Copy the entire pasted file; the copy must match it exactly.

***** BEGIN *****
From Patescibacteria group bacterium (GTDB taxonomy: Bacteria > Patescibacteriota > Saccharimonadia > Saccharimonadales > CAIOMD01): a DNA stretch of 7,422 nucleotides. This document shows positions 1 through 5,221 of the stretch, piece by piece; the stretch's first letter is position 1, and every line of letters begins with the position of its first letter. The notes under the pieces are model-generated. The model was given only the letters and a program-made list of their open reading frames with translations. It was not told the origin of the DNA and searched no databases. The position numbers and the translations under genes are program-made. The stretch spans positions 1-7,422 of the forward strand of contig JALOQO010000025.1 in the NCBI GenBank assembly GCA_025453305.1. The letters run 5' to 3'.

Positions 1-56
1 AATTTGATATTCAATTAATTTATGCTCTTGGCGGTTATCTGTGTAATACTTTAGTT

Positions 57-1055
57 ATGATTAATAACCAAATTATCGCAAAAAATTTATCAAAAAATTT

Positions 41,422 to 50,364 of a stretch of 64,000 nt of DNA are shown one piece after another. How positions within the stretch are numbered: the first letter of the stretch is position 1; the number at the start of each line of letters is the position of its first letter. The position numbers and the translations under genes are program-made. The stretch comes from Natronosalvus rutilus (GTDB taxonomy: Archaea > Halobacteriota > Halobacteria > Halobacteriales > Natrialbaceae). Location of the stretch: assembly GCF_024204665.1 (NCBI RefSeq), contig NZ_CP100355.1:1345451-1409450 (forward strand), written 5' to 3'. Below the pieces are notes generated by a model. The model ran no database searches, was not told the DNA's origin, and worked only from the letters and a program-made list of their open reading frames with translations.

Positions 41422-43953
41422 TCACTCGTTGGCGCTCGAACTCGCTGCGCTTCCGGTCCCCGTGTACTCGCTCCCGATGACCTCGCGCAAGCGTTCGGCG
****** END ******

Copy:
From Patescibacteria group bacterium (GTDB taxonomy: Bacteria > Patescibacteriota > Saccharimonadia > Saccharimonadales > CAIOMD01): a DNA stretch of 7,422 nucleotides. This document shows positions 1 through 5,221 of the stretch, piece by piece; the stretch's first letter is position 1, and every line of letters begins with the position of its first letter. The notes under the pieces are model-generated. The model was given only the letters and a program-made list of their open reading frames with translations. It was not told the origin of the DNA and searched no databases. The position numbers and the translations under genes are program-made. The stretch spans positions 1-7,422 of the forward strand of contig JALOQO010000025.1 in the NCBI GenBank assembly GCA_025453305.1. The letters run 5' to 3'.

Positions 1-56
1 AATTTGATATTCAATTAATTTATGCTCTTGGCGGTTATCTGTGTAATACTTTAGTT

Positions 57-1055
57 ATGATTAATAACCAAATTATCGCAAAAAATTTATCAAAAAATTT

Positions 41,422 to 50,364 of a stretch of 64,000 nt of DNA are shown one piece after another. How positions within the stretch are numbered: the first letter of the stretch is position 1; the number at the start of each line of letters is the position of its first letter. The position numbers and the translations under genes are program-made. The stretch comes from Natronosalvus rutilus (GTDB taxonomy: Archaea > Halobacteriota > Halobacteria > Halobacteriales > Natrialbaceae). Location of the stretch: assembly GCF_024204665.1 (NCBI RefSeq), contig NZ_CP100355.1:1345451-1409450 (forward strand), written 5' to 3'. Below the pieces are notes generated by a model. The model ran no database searches, was not told the DNA's origin, and worked only from the letters and a program-made list of their open reading frames with translations.

Positions 41422-43953
41422 TCACTCGTTGGCGCTCGAACTCGCTGCGCTTCCGGTCCCCGTGTACTCGCTCCCGATGACCTCGCGCAAGCGTTCGGCG